Lon Haldeman towered over my breakfast table on Day Two of my month-long bike ride across North America. “How you doing?” asked the deep-voiced man who once pioneered the Race Across America and organized this trek. At 60, I was the oldest female among 20 international cyclists riding from Seattle to a New Hampshire beach last summer. I said cheerily that the first day had been like the Horrible Hundred, a 100-mile bike ride across Central Florida’s ridges.
“Well, it’s about to get more horrible,” he said.
By the end of that second day, I called my husband and said I wanted to quit. Climbing over the snow-capped Cascade Mountains made the Horrible Hundred seem like speed bumps. I wasn’t the last to crest the peak, but I descended so cautiously that I came in last.
This flatlander was done. Lying in my bed that night, I formed the reasons I would tell people I quit. But as dawn broke, I geared up for Day Three. I realized that quitting was not an option. This ride was my fundraiser supporting the Adult Literacy League. I had started a GoFundMe page, “Wheels for Words,” with the goal of raising $3,569 — the same number as the trip mileage. Friends, family and neighbors donated more than $4,000 to the league in honor of my quest.
The idea for the ride was planted more than a decade earlier when I learned about the transcontinental ride from a friend and journalism mentor facing a terminal diagnosis. The ride was one of the memories he cherished most in his final days. The inspiration for riding for charity came from a story I had written at the “Orlando Sentinel” about a 24-year-old who learned to read and write. He had gone from being illiterate to writing amazing stories. The students in my story sometimes changed buses three times to get to class. They sacrificed wages and family time in order to learn. And I was going to quit a bike ride?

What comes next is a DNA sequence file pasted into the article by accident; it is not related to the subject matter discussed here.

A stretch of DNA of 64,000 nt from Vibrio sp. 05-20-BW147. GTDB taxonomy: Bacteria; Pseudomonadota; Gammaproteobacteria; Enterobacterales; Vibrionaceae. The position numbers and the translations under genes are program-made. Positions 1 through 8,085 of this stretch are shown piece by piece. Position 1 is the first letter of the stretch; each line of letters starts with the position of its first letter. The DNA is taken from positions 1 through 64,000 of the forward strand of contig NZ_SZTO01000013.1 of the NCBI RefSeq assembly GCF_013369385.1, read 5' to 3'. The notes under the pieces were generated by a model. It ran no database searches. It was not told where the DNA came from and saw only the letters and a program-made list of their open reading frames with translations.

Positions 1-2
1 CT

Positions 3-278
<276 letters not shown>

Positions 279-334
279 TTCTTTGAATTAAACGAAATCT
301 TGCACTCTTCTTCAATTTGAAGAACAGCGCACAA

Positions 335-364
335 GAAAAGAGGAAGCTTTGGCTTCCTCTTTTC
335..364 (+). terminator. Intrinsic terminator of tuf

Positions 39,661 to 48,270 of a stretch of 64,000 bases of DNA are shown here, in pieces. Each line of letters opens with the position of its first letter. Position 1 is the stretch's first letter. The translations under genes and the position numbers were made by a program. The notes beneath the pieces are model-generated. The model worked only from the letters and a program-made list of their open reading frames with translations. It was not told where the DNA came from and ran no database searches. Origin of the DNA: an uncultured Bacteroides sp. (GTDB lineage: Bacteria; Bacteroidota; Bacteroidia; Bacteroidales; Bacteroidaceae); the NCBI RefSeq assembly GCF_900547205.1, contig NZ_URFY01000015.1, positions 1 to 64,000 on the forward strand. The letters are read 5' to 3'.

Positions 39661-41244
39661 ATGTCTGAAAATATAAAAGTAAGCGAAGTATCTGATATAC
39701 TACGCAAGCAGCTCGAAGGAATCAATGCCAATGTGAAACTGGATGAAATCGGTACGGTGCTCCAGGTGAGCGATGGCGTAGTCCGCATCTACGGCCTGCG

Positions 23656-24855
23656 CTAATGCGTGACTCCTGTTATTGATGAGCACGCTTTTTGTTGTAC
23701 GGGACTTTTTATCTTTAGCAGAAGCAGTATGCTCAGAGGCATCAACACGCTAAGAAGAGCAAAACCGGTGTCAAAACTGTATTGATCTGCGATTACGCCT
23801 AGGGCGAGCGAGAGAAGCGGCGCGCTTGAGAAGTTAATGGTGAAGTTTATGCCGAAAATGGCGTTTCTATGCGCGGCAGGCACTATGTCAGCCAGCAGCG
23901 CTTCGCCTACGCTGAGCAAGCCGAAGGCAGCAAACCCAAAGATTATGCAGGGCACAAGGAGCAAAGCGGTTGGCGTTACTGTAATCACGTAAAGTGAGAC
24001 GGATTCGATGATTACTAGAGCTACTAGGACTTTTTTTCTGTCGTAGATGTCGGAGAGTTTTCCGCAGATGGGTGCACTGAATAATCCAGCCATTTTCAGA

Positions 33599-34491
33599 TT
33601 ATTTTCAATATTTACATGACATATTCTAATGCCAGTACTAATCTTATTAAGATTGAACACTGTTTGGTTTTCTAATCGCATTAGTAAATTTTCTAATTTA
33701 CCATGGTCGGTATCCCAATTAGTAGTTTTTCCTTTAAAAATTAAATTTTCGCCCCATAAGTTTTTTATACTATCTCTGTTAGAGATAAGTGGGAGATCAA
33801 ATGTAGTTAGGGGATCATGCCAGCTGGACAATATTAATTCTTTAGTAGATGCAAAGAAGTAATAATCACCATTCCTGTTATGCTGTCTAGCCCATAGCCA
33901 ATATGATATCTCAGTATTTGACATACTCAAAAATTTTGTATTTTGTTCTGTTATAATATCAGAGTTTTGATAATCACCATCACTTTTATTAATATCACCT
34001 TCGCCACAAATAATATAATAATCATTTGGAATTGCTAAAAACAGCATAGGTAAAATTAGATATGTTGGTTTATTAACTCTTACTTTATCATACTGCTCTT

In the next few days, my legs hit a rhythm. Tailwinds, downhills and scenery blessed us. I joined four other riders, and we took turns confronting headwinds. Camaraderie lifted me as we worked together.
A routine emerged: Up about 5:30 a.m., with buffet breakfast in the hotel parking lot. Ride with breaks every 30ish miles at a roadside trailer flush with Oreos, hydration and sunscreen. At our hotel, we scrubbed our bikes clean before hauling them – and our 40-pound bags — to our rooms. Hotels ranged from Super 8 to luxury.
“The Best Part of the Day,” as my roommate and longtime friend Lisa Portelli called it, was a hot shower. A bottle of India Pale Ale beer sometimes sat next to razors and Dr. Bonner’s Castile Soap.
Riders washed their spandex and hung them on bushes and fences to dry while the famished travelers sought steak, lasagna, salad and pie.
One night, an internist from Johns Hopkins and I headed to Walmart for a rotisserie chicken. A wary deli clerk looked at our sun-beaten faces with a look that said, “You’re homeless, aren’t you,” and reminded us to get eating utensils.
Ultimately, stress takes a toll when you’re riding 120-140 miles daily. After two weeks, my respiratory system rebelled and the flu funk hit. Heading to Mount Rushmore, I just wanted to crawl into bed. I fantasized about sheets so thick they crumpled. Maybe it really was time to quit, as other riders had. But I pushed on. I climbed the Rockies and Tetons to challenge myself. I persevered the entire 3,650 miles to empower people with reading skills.
When we finally reached the Atlantic Ocean, there on the roadside scanning cyclists’ faces was my husband, Chris Testerman. I considered quitting a few times but I never teared up… until I saw him.
A lot has happened since I got back home. I have been busy with my company, Fifth Estate Media, and I was asked to join the Adult Literacy League’s board of directors.
And Jeremy White, the young man featured in the “Sentinel” story about literacy, now has a job with supervisory duties. Shortly after I returned, he wrote an unsolicited check to the League for $40. Then he crossed out the number and wrote $50.